Zoroaster himself was not the source of the extreme fanaticism and bigotry of the later Zoroastrian priesthood. This is shown by the persistence of certain esoteric doctrines attributed to him — doctrines that flow forth, not to Persians alone but to all men. Their God is the God of mankind, the Divine Father of multitudes. Thus, many centuries later, Prodicus the Gnostic claimed to possess the Secret Books of Zoroaster; and when holy Mani was sent forth by the Brotherhood of Light, he also laid claim to these Secret Books — which he combined with the New Testament, calling himself the Apostle of Jesus Christ!

   Chaldean cultural influence permeated every phase of Persian life. The cosmos was portrayed symbolically in Chaldean ziggurats and Temples, and an astronomical motif was also everywhere in evidence. The city of Ecbatana in Media was built on the plan of the solar system. It was encircled by seven walls, each painted a different color; within the inmost circle stood the palace and treasure house, filled to overflowing with gold and precious stones. The halls of columns and the porticoes were of cedar and cypress covered with silver plate. Armed soldiers guarded every gate in each one of the seven encircling walls, so that the privacy of the king was inviolable.

   The Persians believed that Ormuzd created the Genii which preside over the first six signs of the Zodiac — Aries, Taurus, Gemini, Cancer, Leo, Virgo — and that the soul under these was fortunate. But Ahriman created the rulers of the other six signs-Libra, Scorpio, Sagittarius, Capricorn, Aquarius and Pisces — and that the soul became aware of evil under Libra. In other words, the soul entered the Realm of Darkness with the sign following the Autumn Equinox and returned to the Realm of Light at the Spring Equinox. (Morals and Dogma, p. 490.)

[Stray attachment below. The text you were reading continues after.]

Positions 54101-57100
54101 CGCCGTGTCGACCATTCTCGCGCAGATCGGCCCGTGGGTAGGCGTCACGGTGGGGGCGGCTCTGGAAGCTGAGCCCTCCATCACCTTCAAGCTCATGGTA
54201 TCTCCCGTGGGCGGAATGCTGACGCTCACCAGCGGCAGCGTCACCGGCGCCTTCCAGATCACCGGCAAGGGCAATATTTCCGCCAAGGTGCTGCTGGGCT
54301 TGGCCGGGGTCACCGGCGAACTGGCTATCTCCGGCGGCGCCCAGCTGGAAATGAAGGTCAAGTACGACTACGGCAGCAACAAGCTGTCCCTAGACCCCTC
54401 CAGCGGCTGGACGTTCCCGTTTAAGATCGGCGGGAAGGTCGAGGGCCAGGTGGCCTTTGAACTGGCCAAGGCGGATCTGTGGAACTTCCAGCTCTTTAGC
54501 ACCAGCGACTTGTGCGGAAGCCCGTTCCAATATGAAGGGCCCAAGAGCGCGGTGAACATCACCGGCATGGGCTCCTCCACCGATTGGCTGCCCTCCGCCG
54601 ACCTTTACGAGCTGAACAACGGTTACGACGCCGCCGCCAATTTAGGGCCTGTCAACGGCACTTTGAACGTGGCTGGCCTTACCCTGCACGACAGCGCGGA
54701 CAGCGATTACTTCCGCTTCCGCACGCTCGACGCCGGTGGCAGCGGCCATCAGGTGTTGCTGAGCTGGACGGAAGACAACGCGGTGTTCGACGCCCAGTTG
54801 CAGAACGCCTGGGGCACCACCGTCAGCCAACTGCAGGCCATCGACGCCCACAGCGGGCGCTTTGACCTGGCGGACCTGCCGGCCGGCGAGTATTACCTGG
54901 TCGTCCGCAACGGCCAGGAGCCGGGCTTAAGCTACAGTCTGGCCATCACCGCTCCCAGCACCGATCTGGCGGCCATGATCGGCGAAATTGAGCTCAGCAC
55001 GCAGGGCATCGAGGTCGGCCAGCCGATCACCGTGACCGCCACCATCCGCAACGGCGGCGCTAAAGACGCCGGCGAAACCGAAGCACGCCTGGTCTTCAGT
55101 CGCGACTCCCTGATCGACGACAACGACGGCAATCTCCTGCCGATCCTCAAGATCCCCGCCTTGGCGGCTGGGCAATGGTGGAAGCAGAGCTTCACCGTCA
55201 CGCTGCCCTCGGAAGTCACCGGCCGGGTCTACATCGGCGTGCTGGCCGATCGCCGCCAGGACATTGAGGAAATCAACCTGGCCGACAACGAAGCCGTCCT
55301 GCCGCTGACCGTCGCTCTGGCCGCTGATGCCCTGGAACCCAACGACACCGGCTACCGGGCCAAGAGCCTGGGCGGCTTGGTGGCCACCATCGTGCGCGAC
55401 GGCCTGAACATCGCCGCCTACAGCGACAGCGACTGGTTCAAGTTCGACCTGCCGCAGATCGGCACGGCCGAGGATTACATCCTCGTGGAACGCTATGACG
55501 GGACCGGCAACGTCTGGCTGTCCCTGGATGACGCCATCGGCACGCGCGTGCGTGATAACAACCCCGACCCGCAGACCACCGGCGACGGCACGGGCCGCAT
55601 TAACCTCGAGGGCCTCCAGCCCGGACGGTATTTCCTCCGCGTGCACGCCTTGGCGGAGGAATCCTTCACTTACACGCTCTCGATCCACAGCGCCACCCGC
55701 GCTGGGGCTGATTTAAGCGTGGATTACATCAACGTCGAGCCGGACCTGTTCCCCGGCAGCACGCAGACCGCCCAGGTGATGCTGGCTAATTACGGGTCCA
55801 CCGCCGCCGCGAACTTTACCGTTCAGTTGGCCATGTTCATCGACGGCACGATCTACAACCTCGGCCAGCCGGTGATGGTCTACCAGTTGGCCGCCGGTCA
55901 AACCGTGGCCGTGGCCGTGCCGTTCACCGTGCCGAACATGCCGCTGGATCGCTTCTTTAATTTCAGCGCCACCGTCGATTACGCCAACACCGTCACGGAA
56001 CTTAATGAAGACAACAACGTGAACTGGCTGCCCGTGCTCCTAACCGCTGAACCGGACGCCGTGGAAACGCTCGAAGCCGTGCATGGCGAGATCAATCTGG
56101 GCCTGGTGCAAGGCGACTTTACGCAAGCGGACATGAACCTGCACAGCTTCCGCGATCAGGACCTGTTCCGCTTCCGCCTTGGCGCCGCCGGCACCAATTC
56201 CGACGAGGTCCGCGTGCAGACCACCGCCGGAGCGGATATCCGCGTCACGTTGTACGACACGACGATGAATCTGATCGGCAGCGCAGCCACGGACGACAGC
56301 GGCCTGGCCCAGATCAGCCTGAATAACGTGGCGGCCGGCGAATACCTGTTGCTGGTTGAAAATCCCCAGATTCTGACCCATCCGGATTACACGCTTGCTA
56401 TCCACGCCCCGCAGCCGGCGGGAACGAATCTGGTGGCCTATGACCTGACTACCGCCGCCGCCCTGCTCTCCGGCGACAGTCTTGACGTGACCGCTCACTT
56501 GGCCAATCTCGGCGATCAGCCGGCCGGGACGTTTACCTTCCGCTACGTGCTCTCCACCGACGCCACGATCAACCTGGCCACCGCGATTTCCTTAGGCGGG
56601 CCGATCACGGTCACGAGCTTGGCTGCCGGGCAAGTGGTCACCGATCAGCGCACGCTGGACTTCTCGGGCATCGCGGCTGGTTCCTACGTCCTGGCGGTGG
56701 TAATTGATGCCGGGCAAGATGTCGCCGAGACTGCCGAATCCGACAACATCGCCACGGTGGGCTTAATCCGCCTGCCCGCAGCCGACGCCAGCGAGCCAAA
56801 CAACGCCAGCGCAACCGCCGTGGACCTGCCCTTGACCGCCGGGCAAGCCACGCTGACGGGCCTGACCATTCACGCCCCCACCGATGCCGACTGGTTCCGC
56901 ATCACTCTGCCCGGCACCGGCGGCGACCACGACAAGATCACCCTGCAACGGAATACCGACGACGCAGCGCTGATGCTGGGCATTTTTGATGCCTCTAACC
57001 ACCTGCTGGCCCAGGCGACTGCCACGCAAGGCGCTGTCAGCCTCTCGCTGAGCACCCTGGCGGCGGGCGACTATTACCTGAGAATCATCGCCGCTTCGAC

Christ of the Ages

   Cyrus the Persian bowed to the ancient customs of Chaldea. At his ascension to the throne he did not neglect to take the hand of God in the ancient Temple of Bal Marduk at Babylon; and he also ruled from Babylon. Darius the Mede ignored Chaldean custom. He did not take the hand of God at Babylon and he ruled from Ecbatana. Babylon, Susa and Ecbatana continued to be the administrative and commercial capitals of the Empire. Persepolis was the religious capital, where every spring a glorious festival was celebrated in the Zoroastrian manner.

   Despite nationalization of the Zoroastrian religion under Darius, it continued to evidence the Chaldean influence from which it had drawn nourishment for so many centuries. Indeed, so thoroughly was Magianism interpenetrated by Chaldean astronomical theosophy that it is impossible to comprehend the former without a knowledge of astrology, the foundation whereon it rests. It is necessary, therefore, to pause for a reconstruction of the esoteric theory of astronomy in order to perceive what it is that sets the Christ apart from all other world Teachers, and wherein He is unique.

   That stellar Bible, the Zodiac, reveals the Mystery of Salvation as it was known to the Magi and as it is still known to esotericism of our own time because of a phenomenon called by astronomers "the precession of the Equinoxes; the point at which the Sun crosses the celestial equator each spring in its passage from south to north appears to move backward through the constellations of the Zodiac at the rate of one degree in seventy-two years, or through one sign of the Zodiac in about 2,160 years. During this zodiacal age of 2,160 years, world Teachers appear at intervals of approximately five hundred years. The thousand-year point is more important, however, since it marks the apex or middle point of an age, its culmination. The terminal quarter of the age is usually a time of cultural decay, while the stirrings of a new beginning are visible simultaneously. Thus, during the last five hundred years of the Arian Age the Christ came to release a fresh impulse into the life of humanity that would prepare it for a new culture, since the Persian, Greek, Roman and Celtic civilizations were falling into decay.